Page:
20. Donor Umbilical Cord Blood Transplant With or Without Ex-vivo Expanded Cord Blood Progenitor Cells in Treating Patients With Acute Myeloid Leukemia, Acute Lymphoblastic Leukemia, Chronic Myelogenous Leukemia, or Myelodysplastic Syndromes

    Science.gov (United States)

    2017-09-14

    Acute Biphenotypic Leukemia; Acute Erythroid Leukemia; Acute Lymphoblastic Leukemia in Remission; Acute Megakaryoblastic Leukemia; Acute Myeloid Leukemia Arising From Previous Myelodysplastic Syndrome; Acute Myeloid Leukemia in Remission; Blasts Under 10 Percent of Bone Marrow Nucleated Cells; Chronic Myelogenous Leukemia, BCR-ABL1 Positive; Mixed Phenotype Acute Leukemia; Myelodysplastic Syndrome; Myelodysplastic Syndrome With Excess Blasts; Pancytopenia; Refractory Anemia; Secondary Acute Myeloid Leukemia

  1. Transformation of myelodysplastic syndromes into acute myeloid leukemias

    Institute of Scientific and Technical Information of China (English)

    施均; 邵宗鸿; 刘鸿; 白洁; 曹燕然; 何广胜; 凃梅峰; 王秀丽; 郝玉书; 杨天楹; 杨崇礼

    2004-01-01

    Background Myelodysplastic syndromes (MDSs), also called preleukemias, are a group of myeloid hematopoietic malignant disorders. We studied the transformation of MDS into acute myeloid leukemia (AML).Methods Leukemic transformation in 151 patients with MDS was dynamically followed up. The clinical manifestation, peripheral blood and bone marrow condition, karyotypes, immunophenotypes, response to treatment, and prognosis of AML evolution from MDS (MDS-AML) were also observed.Results During the course of this study, over the past eight years and seven months, 21 (13.91%) of 151 MDS patients progressed to overt leukemia, with a median interval of 5 (1-23) months. There were no significant differences between rates of leukemic transformation in comparison with the refractory anemia (RA), RA with excess of blasts (RAEB), and RAEB in transformation (RAEB-t) patient groups. Transformation occurred either gradually or rapidly. There were five parameters positively correlated to leukemic transformation: under 40 years of age, pancytopenia of 3 lineages, more than 15% blasts in the bone marrow, at least two abnormal karyotypes, and treatment with combined chemotherapy. All of the 21 patients with leukemia suffered from MDS-AML, and most of them were M2, M4, or M5. Two (9.52%) MDS-AML patients developed extramedullary infiltration. Leukopenia was found in 47.62% of these patients. Two thirds of these patients, whose bone marrows were generally hypercellular, suffered from neutropenia. After developing AML, 8 (47.06%) patients developed abnormal karyotypes. High expression of immature myeloid antigens, including CD33 [(49.83±24.50)%], CD13 [(36.38±33.84)%], monocytic antigen CD14 [(38.50±24.60)%], and stem cell marker CD34 [(34.67±30.59)%], were found on bone marrow mononuclear cells from MDS-AML patients after leukemic transformation. In some cases, lymphoid antigens, such as CD5, CD7, CD9, and CD19, coexisted with myeloid antigens. A low complete remission rate (31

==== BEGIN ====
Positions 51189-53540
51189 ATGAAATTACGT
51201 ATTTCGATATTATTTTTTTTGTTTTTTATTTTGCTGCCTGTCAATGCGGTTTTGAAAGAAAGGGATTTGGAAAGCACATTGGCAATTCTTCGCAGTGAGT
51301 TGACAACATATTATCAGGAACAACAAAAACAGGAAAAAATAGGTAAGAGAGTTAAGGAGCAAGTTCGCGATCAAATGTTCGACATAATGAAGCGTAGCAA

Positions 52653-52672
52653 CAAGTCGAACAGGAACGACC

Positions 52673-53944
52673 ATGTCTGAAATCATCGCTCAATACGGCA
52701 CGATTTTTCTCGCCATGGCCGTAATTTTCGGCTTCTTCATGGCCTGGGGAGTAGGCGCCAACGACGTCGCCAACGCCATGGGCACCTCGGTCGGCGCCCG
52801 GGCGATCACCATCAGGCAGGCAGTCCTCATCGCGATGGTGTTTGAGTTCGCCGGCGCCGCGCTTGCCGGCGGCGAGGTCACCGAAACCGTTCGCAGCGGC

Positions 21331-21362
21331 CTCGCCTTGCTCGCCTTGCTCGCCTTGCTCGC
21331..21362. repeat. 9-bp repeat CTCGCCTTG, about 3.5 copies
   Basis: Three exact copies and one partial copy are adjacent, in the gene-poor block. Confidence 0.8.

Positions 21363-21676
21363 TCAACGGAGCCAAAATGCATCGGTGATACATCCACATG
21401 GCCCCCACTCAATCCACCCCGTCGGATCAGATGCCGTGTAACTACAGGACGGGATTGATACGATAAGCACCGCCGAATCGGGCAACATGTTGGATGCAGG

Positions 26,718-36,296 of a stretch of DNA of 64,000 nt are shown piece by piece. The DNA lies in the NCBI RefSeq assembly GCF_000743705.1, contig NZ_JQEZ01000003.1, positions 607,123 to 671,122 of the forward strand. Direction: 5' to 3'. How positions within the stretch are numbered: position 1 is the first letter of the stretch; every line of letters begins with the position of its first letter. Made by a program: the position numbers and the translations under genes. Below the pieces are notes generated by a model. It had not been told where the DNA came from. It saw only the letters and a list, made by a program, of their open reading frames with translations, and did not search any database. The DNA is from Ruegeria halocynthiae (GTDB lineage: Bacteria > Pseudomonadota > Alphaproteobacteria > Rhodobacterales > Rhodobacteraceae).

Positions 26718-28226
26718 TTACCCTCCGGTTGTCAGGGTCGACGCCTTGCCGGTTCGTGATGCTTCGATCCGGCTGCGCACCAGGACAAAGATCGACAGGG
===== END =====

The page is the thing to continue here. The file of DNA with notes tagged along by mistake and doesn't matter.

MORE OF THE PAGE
2. Sapacitabine in the treatment of acute myeloid leukemia.

    Science.gov (United States)

    Norkin, Maxim; Richards, Ashley I

    2015-01-01

    Prognosis of elderly patients with acute myeloid leukemia (AML) remains poor and new treatment approaches are urgently needed. A novel nucleoside analog sapacitabine has recently emerged as a feasible agent because of its oral administration and acceptable toxicity profile. Clinical efficacy of sapacitabine, both as a single agent and in combination, has been evaluated in elderly AML patients or AML patients unfit for standard intensive chemotherapy. Response rates varied from 15 to 45% in phase II studies. Sapacitabine was overall well-tolerated with gastrointestinal and myelosuppression-related complications were the most common side effects. Unfortunately, in a phase III study sapacitabine showed no clinical superiority as compared to low-dose cytarabine (LDAC) in patients with AML. Another large phase III study comparing the combination of sapacitabine with decitabine to decitabine alone is currently ongoing and is expected to be completed by the end of 2015 or by the first half of 2016.